Now, there may be certain sides of yourself that you’re not a fan of, but you can still work them into your identity in a positive way. For example, if you experience anxiety, you have the ability to work on lessening its negative effects on your life while still sharing this side of yourself when it can help others who struggle with anxiety. Don’t spend too much time hiding these bits of yourself, they are usually the ones that make you relatable, real, and able to help others feel less alone.
To find the balance between being authentic and expressing your different archetypes, get to know yourself! Let the necessary sides of you rise to the surface when life calls them! It’s one thing to express your professionalism at work and your playfulness with friends, but feeling like you have to suppress who you really are to succeed at work is not expressing a side of yourself (nor is it authentic), it’s harmful to you. Put yourself in environments that appreciate your strengths and make you feel excited and confident about who you are. Focus on what you like and how you feel and forget the ‘shoulds’ and the desire to be perceived as consistent. Be you, however that manifests!
“There’s so much to be said for following your instincts, not needing to put words to everything you do, not trying to choose one identity or decide how you ‘should’ feel.”
I haven’t dropped the desire to be authentic, I think I’ve just changed my definition of what it means to be authentic. I now acknowledge the importance of giving yourself permission to change over time, to express different aspects of your personality at different times, and to be okay with exploring these different archetypes of who you are. Even in regards to who I am online, I’d rather look back and feel nostalgia because I captured moments of joy and wrote about what interested me rather than having tried to create a persona that I will probably later feel disconnected from.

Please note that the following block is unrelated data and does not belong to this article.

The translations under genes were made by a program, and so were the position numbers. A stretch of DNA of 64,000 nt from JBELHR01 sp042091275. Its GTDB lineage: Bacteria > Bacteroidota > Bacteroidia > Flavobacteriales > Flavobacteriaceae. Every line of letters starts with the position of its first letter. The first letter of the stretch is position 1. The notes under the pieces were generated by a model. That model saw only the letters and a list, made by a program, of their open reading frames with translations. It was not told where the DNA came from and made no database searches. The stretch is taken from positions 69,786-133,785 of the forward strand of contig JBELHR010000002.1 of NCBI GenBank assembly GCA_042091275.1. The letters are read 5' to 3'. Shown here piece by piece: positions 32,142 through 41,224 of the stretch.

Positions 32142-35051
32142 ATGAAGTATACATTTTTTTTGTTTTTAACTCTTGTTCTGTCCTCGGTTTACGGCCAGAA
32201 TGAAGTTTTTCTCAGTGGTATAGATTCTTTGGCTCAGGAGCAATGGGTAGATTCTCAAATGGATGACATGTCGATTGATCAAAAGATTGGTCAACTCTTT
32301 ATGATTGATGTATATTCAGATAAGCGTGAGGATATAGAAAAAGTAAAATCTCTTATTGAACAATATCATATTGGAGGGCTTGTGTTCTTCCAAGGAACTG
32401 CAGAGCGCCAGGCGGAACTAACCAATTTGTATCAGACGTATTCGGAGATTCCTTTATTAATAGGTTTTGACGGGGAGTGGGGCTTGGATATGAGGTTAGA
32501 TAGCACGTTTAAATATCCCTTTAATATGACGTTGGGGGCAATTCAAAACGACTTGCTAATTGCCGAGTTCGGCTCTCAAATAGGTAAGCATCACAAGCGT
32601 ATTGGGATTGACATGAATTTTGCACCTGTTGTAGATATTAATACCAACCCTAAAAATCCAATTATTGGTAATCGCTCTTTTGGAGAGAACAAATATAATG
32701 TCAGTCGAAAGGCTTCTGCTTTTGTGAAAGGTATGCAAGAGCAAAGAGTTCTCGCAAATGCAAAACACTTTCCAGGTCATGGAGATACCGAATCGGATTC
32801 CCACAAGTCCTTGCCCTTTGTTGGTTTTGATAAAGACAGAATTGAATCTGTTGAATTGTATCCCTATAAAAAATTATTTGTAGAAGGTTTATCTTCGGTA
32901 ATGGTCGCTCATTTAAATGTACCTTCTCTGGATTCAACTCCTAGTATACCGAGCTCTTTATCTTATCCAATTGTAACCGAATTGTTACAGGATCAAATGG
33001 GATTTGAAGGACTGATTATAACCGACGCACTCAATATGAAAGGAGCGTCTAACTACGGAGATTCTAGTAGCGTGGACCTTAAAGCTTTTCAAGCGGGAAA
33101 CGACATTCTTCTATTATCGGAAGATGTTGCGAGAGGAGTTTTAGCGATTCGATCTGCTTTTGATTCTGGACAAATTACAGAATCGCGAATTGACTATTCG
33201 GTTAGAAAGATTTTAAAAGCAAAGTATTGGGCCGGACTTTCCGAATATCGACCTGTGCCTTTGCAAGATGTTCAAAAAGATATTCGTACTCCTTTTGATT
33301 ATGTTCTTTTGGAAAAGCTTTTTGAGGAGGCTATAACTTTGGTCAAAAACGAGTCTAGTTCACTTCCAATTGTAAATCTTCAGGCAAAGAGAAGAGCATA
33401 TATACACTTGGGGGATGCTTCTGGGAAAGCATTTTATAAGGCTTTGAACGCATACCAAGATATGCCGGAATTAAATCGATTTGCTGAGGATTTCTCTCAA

“Recently I was telling a friend that I felt like an impostor when people would say they connected with something I wrote ages ago but which I no longer agree with, because I’m not any of those people anymore. And he was like, ‘You’re right, you’re not. You’re better. But you had to be all of them first.’ ”
In Bronnie Ware’s 5 Regrets of the Dying, she says that a common regret people have near the end of there lives (she worked in palliative care) is wishing they “had the courage to live a life true to [themselves], not the life others expected of [them]”. I want to look back on life and appreciate how wonderful it was that I was uniquely myself, rather than merely wishing I’d fully expressed everything I was and had to offer. Don’t try to cultivate the ‘perfect’ version of yourself, just live in accordance with your values and do what you love and know is right!
“There is nothing catastrophic about switching out one plate for another. None of them are ever too far away, and living with the mindfuck of their coexistence instead of scrambling to somehow resolve it can feel really good. It’s one of the gifts of being alive. Getting to take yourself seriously enough to examine what’s wrong and celebrate what’s working, but not taking yourself so seriously that any of these moments define you or make any of us all that special.”
All un-cited quotes are from this aforementioned article by Tavi Gevinson.